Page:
Charles S. Turner Jr., one of the 10 young persons accused of killing Catherine L. Fuller, testified yesterday that Levy Rouse, his best friend and also a defendant, lied when he told the jury that the two were together the afternoon Fuller was beaten to death.
The 21-year-old Turner also contradicted the testimony of his key defense witness, his mother, who said earlier yesterday her son was with her when Fuller was killed on Oct. 1, 1984.
Turner told the D.C. Superior Court jury yesterday that on that day he remembered getting up, going to a park for a short period and then returning to his grandmother's home where he took a nap. Turner said he did not see Rouse or his mother until later that night.
Beverly Alson, Turner's mother, testified that she was at her daughter's house smoking marijuana for most of the afternoon and that her son was with them. Rouse has told the jury that he, Turner and another friend spent the day roaming the neighborhood.
But during questioning by Assistant U.S. Attorney Jerry S. Goren and Rouse's lawyer, Lillian McEwen, Turner acknowledged his memory of Oct. 1, 1984, was poor and that he could, in fact, remember very little of it.
Turner finally said, "I don't really remember doing anything" after repeatedly answering "I don't remember" or "I don't know" to questions about what he did that day.
Judge Robert M. Scott turned to Turner and said, "you have no recollection what you did all day long before being" awakened later that night by the doorbell? Turner said he did not.
Following Turner's testimony, a number of courtroom observers questioned Turner's alibi defense, considering that his testimony contradicted that of his key witness and that he was able to recall so little about the day of Fuller's death.
"There is only one thing that can sink you faster than a strong government case -- it's a weak alibi," said one defense lawyer. But another defense lawyer said Turner was "almost sympathetic" because he remembered so little.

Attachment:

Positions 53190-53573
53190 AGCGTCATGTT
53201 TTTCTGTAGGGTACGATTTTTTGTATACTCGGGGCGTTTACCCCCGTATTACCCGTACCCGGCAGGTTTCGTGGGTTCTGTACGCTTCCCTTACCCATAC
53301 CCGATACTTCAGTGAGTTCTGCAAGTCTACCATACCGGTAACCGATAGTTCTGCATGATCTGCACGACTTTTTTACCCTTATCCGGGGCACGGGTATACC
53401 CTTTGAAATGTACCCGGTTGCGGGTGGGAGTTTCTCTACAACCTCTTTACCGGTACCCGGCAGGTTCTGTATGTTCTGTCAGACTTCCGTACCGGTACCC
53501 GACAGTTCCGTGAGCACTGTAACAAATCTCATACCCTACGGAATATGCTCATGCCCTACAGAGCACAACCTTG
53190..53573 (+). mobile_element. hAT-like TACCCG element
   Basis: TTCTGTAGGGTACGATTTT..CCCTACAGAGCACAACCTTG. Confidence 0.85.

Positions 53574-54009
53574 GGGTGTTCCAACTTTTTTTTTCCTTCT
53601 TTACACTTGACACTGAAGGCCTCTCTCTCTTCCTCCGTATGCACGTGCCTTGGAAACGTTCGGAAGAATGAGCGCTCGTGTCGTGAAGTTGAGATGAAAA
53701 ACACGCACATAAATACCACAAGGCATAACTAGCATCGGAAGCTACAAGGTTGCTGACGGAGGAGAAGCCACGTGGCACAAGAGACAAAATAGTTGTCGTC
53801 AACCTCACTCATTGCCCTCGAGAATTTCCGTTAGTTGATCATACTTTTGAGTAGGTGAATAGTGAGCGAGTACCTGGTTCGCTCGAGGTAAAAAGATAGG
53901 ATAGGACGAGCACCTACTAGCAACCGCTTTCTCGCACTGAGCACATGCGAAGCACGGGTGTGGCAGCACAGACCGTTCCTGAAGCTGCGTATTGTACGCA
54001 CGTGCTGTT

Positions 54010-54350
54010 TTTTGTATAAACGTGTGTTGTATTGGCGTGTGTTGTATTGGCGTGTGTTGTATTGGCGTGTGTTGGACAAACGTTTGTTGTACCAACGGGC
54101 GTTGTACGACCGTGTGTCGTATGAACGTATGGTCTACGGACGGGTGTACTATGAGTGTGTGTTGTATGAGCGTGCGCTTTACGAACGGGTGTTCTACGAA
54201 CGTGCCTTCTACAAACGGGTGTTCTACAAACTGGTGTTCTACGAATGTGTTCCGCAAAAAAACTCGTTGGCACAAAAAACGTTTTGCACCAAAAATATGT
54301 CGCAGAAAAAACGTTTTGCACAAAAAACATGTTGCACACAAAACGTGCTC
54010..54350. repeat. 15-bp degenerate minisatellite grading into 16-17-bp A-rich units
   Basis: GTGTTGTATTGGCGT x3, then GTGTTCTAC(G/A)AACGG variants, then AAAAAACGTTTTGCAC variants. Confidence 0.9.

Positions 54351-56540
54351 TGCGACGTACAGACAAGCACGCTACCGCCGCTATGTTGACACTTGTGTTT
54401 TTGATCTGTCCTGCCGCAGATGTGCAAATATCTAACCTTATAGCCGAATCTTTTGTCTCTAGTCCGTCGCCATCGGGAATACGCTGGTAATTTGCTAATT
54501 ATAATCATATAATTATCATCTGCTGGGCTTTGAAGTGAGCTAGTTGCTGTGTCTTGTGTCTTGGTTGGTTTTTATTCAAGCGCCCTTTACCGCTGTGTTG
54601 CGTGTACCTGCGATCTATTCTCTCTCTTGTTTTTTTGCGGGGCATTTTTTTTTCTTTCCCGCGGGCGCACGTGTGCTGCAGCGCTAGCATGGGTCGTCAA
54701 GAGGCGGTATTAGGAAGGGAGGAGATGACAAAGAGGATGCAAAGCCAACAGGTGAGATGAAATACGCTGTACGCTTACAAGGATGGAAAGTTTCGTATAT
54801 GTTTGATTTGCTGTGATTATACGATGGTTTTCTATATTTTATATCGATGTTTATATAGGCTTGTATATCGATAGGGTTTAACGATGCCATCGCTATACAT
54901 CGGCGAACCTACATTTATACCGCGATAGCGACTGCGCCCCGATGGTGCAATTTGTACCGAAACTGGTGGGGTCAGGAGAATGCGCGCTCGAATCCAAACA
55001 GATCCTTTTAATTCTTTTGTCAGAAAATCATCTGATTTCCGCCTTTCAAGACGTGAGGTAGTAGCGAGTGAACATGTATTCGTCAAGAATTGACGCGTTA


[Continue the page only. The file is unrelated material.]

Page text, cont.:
Turner is the fifth defendant to base his case on testimony that he was not present in the alley or abandoned garage where prosecutors allege the 48-year-old Fuller was beaten and kicked to death by a group of young people during an attempted robbery of coin purse. Two other defendants have rested their cases without presenting a defense, and at least two of the three defense attorneys yet to present their cases have indicated they plan to present testimony that their clients were elsewhere when the killing occurred.
Turner has been identified as a participant in the beating by most of the prosecution eyewitnesses, including some who testified Turner held one of Fuller's legs while Rouse, 20, assaulted her with a pole.
In a statement before the jury yesterday, Lloyd Elsten suggested that his client was implicated in the case because of his close relationship with Rouse. Defense lawyers have tried to disassociate their clients from Rouse and have argued to the judge that Rouse's alibi was so "incredible" that it had harmed other defenses.
Turner acknowledged yesterday that some of Rouse's account of what he and Turner did the day of the killing was accurate, but that the events had happened at night and not in the afternoon as Rouse had testified. Turner said Rouse and another friend came to his house later that night and told him that someone had been killed in the garage. He said the trio then visited the alley. Contradicting another part of Rouse's alibi, Turner denied that Christoper D. Taylor, Rouse's key witness, was with them.